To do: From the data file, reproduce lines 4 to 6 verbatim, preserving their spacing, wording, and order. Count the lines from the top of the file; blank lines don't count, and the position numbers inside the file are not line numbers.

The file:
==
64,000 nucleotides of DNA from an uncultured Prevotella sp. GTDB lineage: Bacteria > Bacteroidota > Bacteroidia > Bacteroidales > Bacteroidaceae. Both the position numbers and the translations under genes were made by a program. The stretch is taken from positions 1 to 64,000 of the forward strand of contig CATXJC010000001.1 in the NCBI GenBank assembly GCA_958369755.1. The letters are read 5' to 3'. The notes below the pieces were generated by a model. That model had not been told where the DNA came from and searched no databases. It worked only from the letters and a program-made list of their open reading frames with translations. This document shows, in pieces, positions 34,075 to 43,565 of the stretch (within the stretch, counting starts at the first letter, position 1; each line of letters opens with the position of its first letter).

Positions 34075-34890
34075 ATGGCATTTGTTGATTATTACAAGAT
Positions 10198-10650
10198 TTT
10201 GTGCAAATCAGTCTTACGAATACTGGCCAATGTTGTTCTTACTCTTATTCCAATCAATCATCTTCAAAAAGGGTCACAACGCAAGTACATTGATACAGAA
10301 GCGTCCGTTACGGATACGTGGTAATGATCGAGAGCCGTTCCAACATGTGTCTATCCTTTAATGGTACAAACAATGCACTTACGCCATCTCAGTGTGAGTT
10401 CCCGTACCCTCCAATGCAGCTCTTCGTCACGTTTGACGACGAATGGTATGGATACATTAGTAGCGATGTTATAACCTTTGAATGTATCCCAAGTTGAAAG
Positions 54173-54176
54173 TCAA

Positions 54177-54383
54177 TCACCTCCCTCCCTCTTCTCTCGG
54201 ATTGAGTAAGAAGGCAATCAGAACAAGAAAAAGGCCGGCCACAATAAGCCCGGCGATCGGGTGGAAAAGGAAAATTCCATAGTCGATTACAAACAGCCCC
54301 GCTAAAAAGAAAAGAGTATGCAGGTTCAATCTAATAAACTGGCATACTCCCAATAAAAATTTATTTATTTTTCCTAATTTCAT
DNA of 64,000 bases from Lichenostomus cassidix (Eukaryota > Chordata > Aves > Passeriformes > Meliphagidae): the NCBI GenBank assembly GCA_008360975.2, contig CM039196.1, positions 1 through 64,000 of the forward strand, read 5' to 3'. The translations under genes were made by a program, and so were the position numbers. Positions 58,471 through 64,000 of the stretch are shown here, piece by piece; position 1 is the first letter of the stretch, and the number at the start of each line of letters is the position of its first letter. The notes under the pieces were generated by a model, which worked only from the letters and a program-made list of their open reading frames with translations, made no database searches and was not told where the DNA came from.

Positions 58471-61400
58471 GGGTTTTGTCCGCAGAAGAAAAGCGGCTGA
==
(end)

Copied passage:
Positions 10198-10650
10198 TTT
10201 GTGCAAATCAGTCTTACGAATACTGGCCAATGTTGTTCTTACTCTTATTCCAATCAATCATCTTCAAAAAGGGTCACAACGCAAGTACATTGATACAGAA